Palm House and Rose Garden
The gracious exterior and steamy interior of Kew's Palm House have long made it an icon of the Gardens.
History and design
Experts consider Kew’s Palm House to be the most important surviving Victorian iron and glass structure in the world. It was designed by Decimus Burton and engineered by Richard Tanner to accommodate the exotic palms being collected and introduced to Europe in early Victorian times. The project was pioneering, as it was the first time engineers used wrought iron to span such large widths without supporting columns. This technique was borrowed from the shipbuilding industry and from a distance the glasshouse does resemble an upturned hull. The result is a vast, light, lofty space that can easily accommodate the crowns of large palms and which boasts 16,000 panes of glass.
Heating was an important element of the glasshouse’s design, as tropical palms need a warm, moist environment to thrive. Originally, basement boilers sent heat into the glasshouse via water pipes running beneath iron gratings in the floor. A tunnel ran between the Palm House and the Italianate Campanile smoke stack that stands beside Victoria Gate. This 150-metres-long (490 ft) passage served the dual purpose of carrying away sooty fumes to be released from the chimney and enabling coal to be brought to the boilers by underground railway.Today, the glasshouse is heated using gas and the tunnel houses the Palm House Keeper’s office. Originally, palms, cycads and climbers were planted in large teak tubs or clay pots that sat atop benches above the iron gratings. However, in 1860, two large central beds were dug and the tallest palms planted in them. Subsequently, most of the glasshouse’s plants were dug into beds to form a miniature indoor tropical rainforest.
Today, the tallest palms that need the most room are located beneath the central dome. These include the peach palm (Bactris gasipaes), babassu (Attalea speciosa), queen palm (Syagrus romanzoffiana) and the coconut palm(Cocos nucifera).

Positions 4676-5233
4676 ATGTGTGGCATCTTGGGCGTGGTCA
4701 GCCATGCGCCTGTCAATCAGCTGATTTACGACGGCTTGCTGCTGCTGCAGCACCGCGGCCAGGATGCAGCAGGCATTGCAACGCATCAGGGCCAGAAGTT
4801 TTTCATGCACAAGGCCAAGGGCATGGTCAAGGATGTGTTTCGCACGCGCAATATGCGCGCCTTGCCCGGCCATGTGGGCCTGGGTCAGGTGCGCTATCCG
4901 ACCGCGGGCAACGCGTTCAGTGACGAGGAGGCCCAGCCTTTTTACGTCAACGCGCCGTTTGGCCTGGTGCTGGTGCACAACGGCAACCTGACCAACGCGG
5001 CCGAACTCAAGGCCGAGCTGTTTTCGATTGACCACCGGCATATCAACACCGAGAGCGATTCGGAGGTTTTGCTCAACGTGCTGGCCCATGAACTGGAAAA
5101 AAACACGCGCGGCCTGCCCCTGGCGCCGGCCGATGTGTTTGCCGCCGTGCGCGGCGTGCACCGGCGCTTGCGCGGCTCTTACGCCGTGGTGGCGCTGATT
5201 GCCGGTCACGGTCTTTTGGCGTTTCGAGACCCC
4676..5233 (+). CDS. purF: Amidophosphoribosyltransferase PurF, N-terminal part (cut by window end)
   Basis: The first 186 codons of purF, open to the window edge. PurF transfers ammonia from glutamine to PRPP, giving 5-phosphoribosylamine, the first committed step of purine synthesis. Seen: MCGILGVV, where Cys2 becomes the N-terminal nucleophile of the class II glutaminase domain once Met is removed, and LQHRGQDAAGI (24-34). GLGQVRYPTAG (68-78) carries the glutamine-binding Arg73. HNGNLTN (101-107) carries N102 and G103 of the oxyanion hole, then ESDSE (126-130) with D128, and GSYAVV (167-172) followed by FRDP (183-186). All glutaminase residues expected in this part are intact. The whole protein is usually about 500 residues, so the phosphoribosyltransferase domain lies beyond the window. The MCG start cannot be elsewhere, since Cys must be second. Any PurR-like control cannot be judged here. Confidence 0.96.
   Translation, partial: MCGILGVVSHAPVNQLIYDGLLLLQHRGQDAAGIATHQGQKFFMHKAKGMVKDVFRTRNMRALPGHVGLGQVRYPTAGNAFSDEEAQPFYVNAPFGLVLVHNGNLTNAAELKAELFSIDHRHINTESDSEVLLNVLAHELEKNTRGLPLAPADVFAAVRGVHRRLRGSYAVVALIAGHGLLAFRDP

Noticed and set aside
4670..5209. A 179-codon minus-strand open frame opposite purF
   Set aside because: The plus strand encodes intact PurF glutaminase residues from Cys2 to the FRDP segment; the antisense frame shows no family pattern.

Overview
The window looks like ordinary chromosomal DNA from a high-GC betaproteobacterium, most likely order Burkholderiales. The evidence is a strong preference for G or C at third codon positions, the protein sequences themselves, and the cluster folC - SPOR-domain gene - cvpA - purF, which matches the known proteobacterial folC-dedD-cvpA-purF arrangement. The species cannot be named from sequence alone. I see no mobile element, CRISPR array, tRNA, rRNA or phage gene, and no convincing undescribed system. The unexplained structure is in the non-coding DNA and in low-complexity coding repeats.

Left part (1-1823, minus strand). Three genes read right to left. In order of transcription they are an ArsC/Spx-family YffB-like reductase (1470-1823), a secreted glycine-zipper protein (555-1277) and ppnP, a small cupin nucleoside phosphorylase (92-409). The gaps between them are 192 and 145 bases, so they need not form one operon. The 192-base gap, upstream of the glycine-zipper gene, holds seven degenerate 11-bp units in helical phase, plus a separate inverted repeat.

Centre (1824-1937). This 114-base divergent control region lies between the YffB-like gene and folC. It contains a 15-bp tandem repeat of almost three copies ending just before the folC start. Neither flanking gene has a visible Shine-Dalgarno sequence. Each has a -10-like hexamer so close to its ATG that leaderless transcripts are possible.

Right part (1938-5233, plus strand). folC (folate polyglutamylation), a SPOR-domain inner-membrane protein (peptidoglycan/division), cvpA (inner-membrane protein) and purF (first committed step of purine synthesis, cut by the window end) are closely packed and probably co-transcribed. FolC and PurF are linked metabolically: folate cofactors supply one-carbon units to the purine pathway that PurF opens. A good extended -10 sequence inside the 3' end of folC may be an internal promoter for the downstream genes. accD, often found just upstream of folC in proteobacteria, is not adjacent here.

Conservation and restoration
The Palm House was first restored between 1955 and 1957 when its glazing bars were cleaned and the entire house re-glazed. At this time the boilers were converted to oil and moved close to the Italianate Campanile. Between 1984 and 1988 a more comprehensive overhaul was undertaken. The Palm House was emptied for the first time in its history, with most plants moved to other glasshouses. Those that were too large were cut down and used to make specimens for the Herbarium and Museum. Under direction of the Property Services Agency, this Grade I Listed building was completely dismantled, restored and rebuilt. Ten miles of replica glazing bars made of stainless steel were put in place to hold new panes of toughened safety glass. The restoration took as long to finish as the glasshouse took to build.
Things to look out for
Highlights in the South Wing, which contains plants from Africa and the Indian Ocean Islands, include the African oil palm (Elaeis guineensis) the most important oil-producing plantation palm in the Tropics and the rare triangle palm (Dypsis decaryi) from Madagascar.
The main central section houses plants from the Americas, including many economically important species. You’ll find cocoa, rubber, banana and papaya plants growing here alongside the Mexican yam (Dioscorea composita) which was used to develop the contraceptive pill.
The North Wing showcases plants from Asia, Australasia and the Pacific, the region that contains the world’s greatest diversity of palms. Here you’ll find climbing palms called rattans from which cane furniture is made. Also, there are several Asian fruit trees including mango, starfruit, breadfruit and jackfruit.
To celebrate the 250th anniversary, Kew replanted the historic Rose Garden that sits behind the Palm House. Inspired by original designs by William Nesfield the replanted Garden has been laid out as planned in 1848, when the Palm House was built.
Housed, in the basement of the Palm House, the Marine Aquarium recreates four major marine habitats, emphasising the importance of marine plants.